It will be apparent that as the memory storage 600 increases in size, the inherent latency to retrieve data from the system just described also must grow because the number of potential comparisons increases with X. Accordingly, the preferred embodiment includes provisions for partitioned space management blocks as shown in FIG. 12. The digital system 650 couples the logical address of the data it desires to the data latch 652. This single data latch 652 is coupled in parallel to all the space management blocks. The bit location in the data latch 652 which corresponds to the bit location of the old flag 628 is preconditioned to an unset state. The mask register 654 is loaded with data to prevent comparisons of any bits except the old flag 628 and the logical block address 630.

The information blocks 610 are divided into groups of blocks 610A, 610B, . . . , 610C. Each of the groups of information blocks 610A through 610C has a corresponding comparator 656A through 656C as shown. A decoder 664A through 664C is also included in each FLASH cell information block for decoding the address to correspond to a physical location.

If no match is found, the comparators each send an appropriate signal to the counter 658 which increments the count. The counter 658 is coupled to a decoder 668 for appropriately decoding the count value for selecting each appropriate information block 618 from each space management block 662A through 662C. Each space management block 662a through 662C has a block address. The physical block address for the location of the data having the appropriate logical block address is equal to the block address in which that information block is found plus the counter 658 value. The physical block address is coupled to a register 670 for reading the data block.

The configurations of the space management blocks shown in FIGS. 11 and 12 are representational only. FIG. 13 shows a more detailed block diagram of one of the space management blocks and its actual electrical interconnections. The digital system 650 is coupled via a data bus to the data latch 652, the mask register 654 and the counter 658. The counter is coupled to provide the current count to each of the internal decoders 660 and the decoder 668 that is in turn coupled to each of the space management blocks 662 (FIG. 12). Both decoders 660 and 668 are coupled to appropriately select the next information block 618 from the array of information blocks 610. The data from the information blocks is coupled to the sense amplifier (not shown) which forms the output signal that is coupled to the comparator 656. The data stored in the data latch 652 is also coupled to the comparator 656. The comparator is controlled by the mask register 654 to only compare those bits of interest. The output of the comparator is coupled to an OR gate for indicating a match and disabling the other blocks.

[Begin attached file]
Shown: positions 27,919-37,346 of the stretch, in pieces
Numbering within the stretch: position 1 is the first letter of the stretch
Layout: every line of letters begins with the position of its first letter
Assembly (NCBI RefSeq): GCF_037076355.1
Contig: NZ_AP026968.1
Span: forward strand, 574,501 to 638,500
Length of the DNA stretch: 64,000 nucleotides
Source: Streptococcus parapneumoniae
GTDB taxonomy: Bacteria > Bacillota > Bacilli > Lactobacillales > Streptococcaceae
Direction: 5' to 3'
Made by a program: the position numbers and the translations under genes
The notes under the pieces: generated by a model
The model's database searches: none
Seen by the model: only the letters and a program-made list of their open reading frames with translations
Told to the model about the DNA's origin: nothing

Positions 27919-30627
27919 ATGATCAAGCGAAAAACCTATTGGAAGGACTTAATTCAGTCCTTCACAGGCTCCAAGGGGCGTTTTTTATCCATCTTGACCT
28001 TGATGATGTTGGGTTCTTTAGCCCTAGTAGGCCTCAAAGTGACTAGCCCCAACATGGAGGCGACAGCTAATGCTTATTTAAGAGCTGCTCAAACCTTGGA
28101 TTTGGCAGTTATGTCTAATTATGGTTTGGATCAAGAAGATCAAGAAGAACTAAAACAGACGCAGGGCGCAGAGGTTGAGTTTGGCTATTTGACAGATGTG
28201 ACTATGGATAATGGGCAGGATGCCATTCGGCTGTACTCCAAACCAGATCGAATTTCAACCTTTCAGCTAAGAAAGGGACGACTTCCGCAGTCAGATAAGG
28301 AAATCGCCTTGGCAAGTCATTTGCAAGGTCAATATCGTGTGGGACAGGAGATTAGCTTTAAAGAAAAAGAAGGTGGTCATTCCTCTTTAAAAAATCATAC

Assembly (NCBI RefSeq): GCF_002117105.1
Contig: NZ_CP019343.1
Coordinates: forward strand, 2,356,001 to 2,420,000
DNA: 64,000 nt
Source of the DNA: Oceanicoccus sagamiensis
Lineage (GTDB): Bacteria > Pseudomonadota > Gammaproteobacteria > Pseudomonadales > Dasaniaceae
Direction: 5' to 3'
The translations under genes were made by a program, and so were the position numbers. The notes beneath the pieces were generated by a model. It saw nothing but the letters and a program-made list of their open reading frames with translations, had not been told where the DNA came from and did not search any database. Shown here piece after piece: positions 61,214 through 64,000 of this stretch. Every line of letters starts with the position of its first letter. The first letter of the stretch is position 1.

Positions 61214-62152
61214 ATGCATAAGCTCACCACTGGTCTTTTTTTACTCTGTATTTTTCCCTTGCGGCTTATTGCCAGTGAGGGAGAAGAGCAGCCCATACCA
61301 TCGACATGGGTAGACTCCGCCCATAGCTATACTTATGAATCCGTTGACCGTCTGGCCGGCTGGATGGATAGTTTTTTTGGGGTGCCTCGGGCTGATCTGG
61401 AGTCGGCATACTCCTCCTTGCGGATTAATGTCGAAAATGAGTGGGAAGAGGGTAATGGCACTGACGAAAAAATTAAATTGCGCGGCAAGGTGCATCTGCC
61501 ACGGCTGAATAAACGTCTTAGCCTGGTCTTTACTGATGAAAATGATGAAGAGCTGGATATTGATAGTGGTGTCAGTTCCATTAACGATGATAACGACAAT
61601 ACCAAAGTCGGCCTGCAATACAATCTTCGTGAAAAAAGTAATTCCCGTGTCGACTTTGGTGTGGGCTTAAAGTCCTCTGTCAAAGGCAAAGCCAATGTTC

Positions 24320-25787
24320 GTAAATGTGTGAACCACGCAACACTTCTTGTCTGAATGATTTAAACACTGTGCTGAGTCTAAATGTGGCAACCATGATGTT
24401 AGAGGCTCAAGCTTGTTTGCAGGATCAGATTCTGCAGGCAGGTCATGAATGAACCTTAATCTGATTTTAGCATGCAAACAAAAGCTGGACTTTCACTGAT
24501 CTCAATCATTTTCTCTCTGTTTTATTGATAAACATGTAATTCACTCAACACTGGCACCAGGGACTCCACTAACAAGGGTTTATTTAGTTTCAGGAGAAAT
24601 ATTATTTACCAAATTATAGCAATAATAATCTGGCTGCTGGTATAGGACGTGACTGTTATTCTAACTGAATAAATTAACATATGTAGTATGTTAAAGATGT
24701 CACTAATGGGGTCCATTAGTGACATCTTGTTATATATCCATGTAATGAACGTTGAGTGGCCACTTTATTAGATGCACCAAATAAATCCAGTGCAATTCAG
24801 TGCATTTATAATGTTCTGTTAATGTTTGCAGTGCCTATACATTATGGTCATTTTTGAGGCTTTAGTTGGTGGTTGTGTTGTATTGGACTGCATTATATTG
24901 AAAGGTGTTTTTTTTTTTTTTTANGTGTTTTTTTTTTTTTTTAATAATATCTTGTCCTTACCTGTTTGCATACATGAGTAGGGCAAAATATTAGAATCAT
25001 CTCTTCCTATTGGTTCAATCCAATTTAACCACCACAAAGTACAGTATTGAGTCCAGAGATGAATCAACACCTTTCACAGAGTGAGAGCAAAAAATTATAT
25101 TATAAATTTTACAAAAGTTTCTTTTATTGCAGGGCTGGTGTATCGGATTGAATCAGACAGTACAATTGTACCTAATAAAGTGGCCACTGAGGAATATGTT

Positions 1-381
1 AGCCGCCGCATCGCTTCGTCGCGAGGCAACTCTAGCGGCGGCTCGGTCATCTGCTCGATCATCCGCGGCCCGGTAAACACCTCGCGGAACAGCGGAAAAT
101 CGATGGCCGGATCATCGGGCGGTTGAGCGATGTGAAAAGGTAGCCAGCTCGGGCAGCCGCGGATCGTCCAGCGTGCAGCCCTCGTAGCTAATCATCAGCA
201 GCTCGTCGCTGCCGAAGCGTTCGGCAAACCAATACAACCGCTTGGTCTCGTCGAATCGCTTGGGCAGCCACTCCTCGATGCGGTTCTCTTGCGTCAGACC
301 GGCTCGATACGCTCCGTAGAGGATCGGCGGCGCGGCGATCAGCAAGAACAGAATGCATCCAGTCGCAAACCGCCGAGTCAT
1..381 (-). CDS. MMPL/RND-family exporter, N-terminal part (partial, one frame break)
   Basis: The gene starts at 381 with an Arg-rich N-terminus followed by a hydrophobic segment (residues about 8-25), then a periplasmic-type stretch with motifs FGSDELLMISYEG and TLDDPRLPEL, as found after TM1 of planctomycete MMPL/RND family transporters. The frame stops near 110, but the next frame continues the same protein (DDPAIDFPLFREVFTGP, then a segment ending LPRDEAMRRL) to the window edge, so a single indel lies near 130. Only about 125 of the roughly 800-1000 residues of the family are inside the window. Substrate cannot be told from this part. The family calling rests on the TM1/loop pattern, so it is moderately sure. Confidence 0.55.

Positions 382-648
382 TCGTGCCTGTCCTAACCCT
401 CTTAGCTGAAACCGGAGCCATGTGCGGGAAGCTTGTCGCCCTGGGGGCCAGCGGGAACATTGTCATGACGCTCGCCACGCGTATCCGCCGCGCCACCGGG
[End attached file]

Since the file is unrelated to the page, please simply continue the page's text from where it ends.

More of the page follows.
The preferred embodiment of the present invention is for a 4 megabyte FLASH. Preferably there are 32 space management blocks each having 256 rows of information blocks 618 (FIGS. 9 and 10). Each information block 618 is associated with a 512 byte data block 640.

A system built according to the present invention includes control logic for carrying out the algorithms of the invention. Preferably, the information block 618 as well as the control logic are integrated onto a single integrated circuit. Preferably, such a system will include a controller integrated circuit that includes the information blocks 618 which is coupled for controlling the storage blocks. The storage blocks are formed of commercially available FLASH cells which are configured into 512 byte erasable blocks. It is also possible to integrate the data storage as well, however, typically the area necessary for such a large volume of storage information would prohibit the data storage from being integrated into the same silicon as the remainder of the system.